Capital Software began development of a software product named enterprise-Q in 1998 and still continues to enhance and support it today. One of the core components of enterprise-Q is the backend queuing server call eQ Server. eQServer is a TCP/IP-based server daemon used to initiate, track, throttle, retry, and report on thousands of “transactions”. An eQ Server transaction is the execution of a program/script given a “target” for the script. A target can be anything, such as system name, IP address, agent, web server, user, etc. Companies have used eQ Server to execute literally tens of millions of transactions, automating their entire enterprise management operations around the eQ Server..

Here are a few functional examples of what a transaction script/program may do:

  • Run a task on a remote system
  • Ping a host
  • wget a web page and measure response
  • Push monitors and/or pull monitoring data to/from a remote system
  • Software distribution
  • Inventory

enterprise-Q was originally developed to integrate with IBM Tivoli software. However, eQServer has never been Tivoli-centric. That is, eQServer is independent, stand-alone software that can run on any platform that supports Perl 5 and has been deployed in production environments running on Windows, Linux, AIX, and Solaris. As such, we provide pre-built distributions of eQServer here on our Downloads page.

If you’d like to build eQServer or contribute to its development, the source code is available on GitHub.

Queuing Features: Some of the features offered include:

  • Priority – Set target and/or transaction priority
  • Throttling – Control how many transactions can run simultaneously
  • Batching – Group more than one target per transaction
  • Retry – Retry transaction x number of times or until time certain
  • Timeouts – Set the length of time a transaction can run before considering it failed
  • Scheduling – Initiate transaction immediately, on a scheduled basis, or automatically when the target becomes available (i.e. ‘wakes up’)
  • Dependency – Ensure a transaction succeeds before trying another transaction in the queue for the given target
  • Reporting – Results of all transactions are stored in the embedded SQLite RDBMS

Example: Here’s a typical example for leveraging eQServer:

Problem: You’ve got to run a script for every computer in your network.  General requirements include:

  • Track successes and failures
  • Send an email for each failure
  • Retry failures
  • Generate reports on a regular interval
  • Run no more that 25 instances of the script simultaneously as to not impair system/network performance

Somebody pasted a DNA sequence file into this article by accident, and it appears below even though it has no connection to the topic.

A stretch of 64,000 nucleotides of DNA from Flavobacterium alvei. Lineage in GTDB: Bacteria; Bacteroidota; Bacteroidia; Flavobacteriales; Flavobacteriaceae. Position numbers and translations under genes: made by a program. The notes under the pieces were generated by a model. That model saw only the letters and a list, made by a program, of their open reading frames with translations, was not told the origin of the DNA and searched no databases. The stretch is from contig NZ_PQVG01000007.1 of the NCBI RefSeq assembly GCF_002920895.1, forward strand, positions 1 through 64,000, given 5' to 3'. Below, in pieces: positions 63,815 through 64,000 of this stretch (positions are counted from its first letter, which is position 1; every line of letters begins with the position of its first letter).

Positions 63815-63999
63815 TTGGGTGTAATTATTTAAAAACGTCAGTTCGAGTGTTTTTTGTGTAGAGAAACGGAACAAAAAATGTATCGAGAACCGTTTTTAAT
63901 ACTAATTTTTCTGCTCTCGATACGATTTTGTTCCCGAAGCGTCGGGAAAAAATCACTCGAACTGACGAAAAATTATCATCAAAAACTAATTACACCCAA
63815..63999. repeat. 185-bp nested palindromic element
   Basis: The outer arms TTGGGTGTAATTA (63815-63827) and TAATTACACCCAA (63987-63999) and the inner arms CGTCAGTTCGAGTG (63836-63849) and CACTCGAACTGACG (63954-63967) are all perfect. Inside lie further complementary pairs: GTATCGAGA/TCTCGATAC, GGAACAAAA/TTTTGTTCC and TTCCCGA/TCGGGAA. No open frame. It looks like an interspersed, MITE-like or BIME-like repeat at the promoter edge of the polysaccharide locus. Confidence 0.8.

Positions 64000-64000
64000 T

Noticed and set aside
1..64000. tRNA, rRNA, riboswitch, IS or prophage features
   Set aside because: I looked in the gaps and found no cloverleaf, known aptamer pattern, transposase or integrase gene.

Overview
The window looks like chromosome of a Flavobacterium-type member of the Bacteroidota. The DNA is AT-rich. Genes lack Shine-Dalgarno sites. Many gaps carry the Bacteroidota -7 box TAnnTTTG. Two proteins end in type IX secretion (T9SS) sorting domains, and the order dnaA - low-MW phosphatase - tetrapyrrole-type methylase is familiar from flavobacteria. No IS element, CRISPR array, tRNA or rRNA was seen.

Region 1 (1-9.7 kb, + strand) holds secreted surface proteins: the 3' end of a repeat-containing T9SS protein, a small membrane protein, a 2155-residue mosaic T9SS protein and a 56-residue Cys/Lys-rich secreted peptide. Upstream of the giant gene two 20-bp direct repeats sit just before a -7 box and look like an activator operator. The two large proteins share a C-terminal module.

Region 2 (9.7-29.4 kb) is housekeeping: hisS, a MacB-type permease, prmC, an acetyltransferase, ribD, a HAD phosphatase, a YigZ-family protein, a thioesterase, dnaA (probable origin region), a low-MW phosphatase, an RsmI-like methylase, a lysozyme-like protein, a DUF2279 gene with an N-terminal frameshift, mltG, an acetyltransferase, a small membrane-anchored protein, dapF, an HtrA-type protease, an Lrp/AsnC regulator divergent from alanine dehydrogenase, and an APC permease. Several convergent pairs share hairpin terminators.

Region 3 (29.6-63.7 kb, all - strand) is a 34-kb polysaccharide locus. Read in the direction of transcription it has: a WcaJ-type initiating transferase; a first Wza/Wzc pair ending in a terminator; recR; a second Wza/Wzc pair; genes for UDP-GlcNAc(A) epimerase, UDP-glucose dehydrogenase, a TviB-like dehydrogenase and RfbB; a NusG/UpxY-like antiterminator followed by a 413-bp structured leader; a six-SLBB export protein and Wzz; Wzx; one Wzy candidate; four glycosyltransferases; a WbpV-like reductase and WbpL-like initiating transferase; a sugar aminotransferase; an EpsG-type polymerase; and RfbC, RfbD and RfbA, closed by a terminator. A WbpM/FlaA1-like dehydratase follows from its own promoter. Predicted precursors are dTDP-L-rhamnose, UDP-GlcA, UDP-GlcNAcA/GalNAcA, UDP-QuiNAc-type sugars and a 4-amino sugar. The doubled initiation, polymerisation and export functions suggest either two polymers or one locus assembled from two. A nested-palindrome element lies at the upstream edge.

Solution: Install eQServer to handle all the gory details of tracking, reporting, retrying, throttling, etc.  Then write a simple script/program (for example,MyScript.pl) that:

  • Takes a computer name, and any additional command line arguments required by the script (for example, MyArg1), as input,
  • Runs various commands to accomplish goal (send files, push down monitors, SNMP I/O, ping, SOAP calls, application commands, etc.),
  • Prints the results to standard output/error
  • Exits with success (0) or failure (non-zero).

Queue and Initiate Transactions: Now,queue the script (transaction) for your targets (e.g. node1, node2, and node3), and let eQServer handle all the deployment details.  For example, run the following command that uses the EQMsg utility:

<eq>/bin/EQMsg “t_msg=add;t_dispatch=1;t_trans=MyScript;t_exec=/path/to/my/MyScript.pl;t_targets=node1,node2,node3;t_targettype=Device;MyArg1=arg1″

In this example, three (3) transactions would be queued; one for each target (node1, node2, and node3).  The transactions would initiate (start) immediately since we included t_dispatch=1.

Check the Queue: Check the queue status by running the following command:

<eq>/bin/EQMsg “t_msg=readq”

Ones that succeed will be popped off the queue, while ones that fail will stay in the queue until they are dispatched again.

Retry Failed Transactions: Let’s say node2 failed.  To retry transaction queued for this target, we need to ‘dispatch’ the target by running the following command:

<eq>/bin/EQMsg “t_msg=dispatch;t_targets=node2″

Upon receipt of the dispatch message, eQServer will check the queue for transactions queued for the given target(s).  The first transaction in the queue is initiated.  If it succeeds, the next transaction in the queue for the target is initiated.

Get More InfoFor extensive information about eQServer, download the eQ Server Technical Reference Guide